The HO display has a staging/setup yard on the lower level at Fairfield and another staging yard on the upper level at Reno/Sparks. Trains can be operated to and from either staging yard. The staging yards were built by Barry Chinn.
All trains and the most mainline switches are controlled by the NCE Digital Command Control (DCC) system. Many members use a free app on their cell phones to run their trains and to select train routes. The progress of mainline trains can be followed on large computer screens above the Roseville yard.
A fully functioning signal system was installed in 2023 throughout the HO display by John Busby and Tom Blinn.
HO Display Statistics:
Main Room Size: 30 X 30 feet on 3 levels.
Prototype: Southern Pacific Railroad (Western Division).
Locale: Alameda/Oakland to Reno/Sparks.
Era: 1934 to 1955 steam to diesel transition.
Style: Walk around.
Benchwork: Modular Grid.
Roadbed: Spline on HomaBed.
Track: 50% hand laid; 50% flexible.
Mainline Run: 2,000 feet.
Minimum turnout: #8 mainline; #6 other tracks.
Minimum radius: 41 inches mainline; 36 inches other tracks.
Maximum Grade: 2 1/2%
Scenery: Hard Shell
Backdrops: Hand Painted
Control: NCE Digital Command Control. Cell phones can control trains and mainline switches.
G&O Garden Railroad
The G&O is located behind the historic San Leandro Depot in Thrasher Park, San Leandro, CA. The display was designed Nancy Norris. She is a nationally known garden railroader, builder, and designer. The main water feature, Norris Falls, and the station on the children’s display are named in her honor. Construction started in May 2008 and will never be finished.
The G&O Garden Railroad is the only public garden railroad in Northern California. The railroad consists of both G gauge and O gauge (3-rail) displays, hence, the G&O name. Please see the “schedule & events page” of this website for information about the G&O’s operating hours.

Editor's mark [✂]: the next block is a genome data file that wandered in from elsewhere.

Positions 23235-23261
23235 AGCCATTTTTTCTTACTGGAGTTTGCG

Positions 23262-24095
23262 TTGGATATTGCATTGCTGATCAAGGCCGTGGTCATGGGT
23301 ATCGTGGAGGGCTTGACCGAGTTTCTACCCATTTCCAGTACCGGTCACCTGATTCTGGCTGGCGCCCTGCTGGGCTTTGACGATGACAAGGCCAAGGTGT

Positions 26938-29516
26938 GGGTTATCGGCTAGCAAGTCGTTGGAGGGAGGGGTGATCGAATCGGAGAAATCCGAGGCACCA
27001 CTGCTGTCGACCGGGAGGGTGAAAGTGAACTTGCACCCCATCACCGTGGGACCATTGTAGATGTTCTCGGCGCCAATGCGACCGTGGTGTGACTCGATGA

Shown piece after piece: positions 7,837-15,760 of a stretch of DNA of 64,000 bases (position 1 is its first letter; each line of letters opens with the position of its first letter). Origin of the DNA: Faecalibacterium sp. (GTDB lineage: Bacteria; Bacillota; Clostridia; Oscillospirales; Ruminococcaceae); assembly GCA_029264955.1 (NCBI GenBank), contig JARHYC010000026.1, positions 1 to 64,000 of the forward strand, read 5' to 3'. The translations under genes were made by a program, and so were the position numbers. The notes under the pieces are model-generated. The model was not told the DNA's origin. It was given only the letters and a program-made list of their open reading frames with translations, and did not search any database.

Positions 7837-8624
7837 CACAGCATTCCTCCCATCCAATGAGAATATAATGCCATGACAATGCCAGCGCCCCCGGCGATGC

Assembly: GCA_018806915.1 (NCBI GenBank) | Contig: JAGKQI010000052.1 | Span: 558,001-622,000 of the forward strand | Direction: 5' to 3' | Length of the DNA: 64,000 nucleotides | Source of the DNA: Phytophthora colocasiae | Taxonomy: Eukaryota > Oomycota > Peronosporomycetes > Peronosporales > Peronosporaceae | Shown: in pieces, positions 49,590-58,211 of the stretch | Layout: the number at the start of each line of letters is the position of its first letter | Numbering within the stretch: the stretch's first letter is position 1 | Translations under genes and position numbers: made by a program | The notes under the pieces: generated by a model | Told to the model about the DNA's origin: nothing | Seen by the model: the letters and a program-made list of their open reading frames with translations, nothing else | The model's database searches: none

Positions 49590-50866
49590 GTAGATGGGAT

Display: The display is located in an 61 X 20 foot area with a 35 X 23 foot “L” at the east end. The total display area is 2,025 square feet. The average width of the display is 10 feet. The display is built inside a raised cinder block wall that is filled with soil. The average wall height is 30 inches. The children’s display’s wall is 13 inches high. This is a photo of the area before construction started.
Bridges: There are 15 bridges throughout the display. All of the early bridges were scratch built by club member John Bouey. The galvanized steel Golden Gate Bridge was built by club member Ray Ghio. The impressive G gauge wood trestle that spans Norris Falls was built by club member George Downs.
Water Features: Norris Falls is located at the display’s entrance and depicts a typical California mountain stream. The unique fire feature depicts a fire crew and helicopter fighting a California forest fire. Twelve-volt submersible boat bilge pumps recycle water through both features.
Plants: There are four distinct planting areas. The east end has a California mountain theme surrounding Norris Falls which includes dwarf Alberta spruce and a group of dwarf bald cypress. This transitions to a desert theme featuring cacti and succulents. The display is divided in the center by Bouey Canyon. Immediately to the west of the canyon is another California mountain theme. This is followed by the children’s display with dwarf Hinoki cypress, Seiju Chinese elms and miniature pomegranate. The display contains over 50 trees.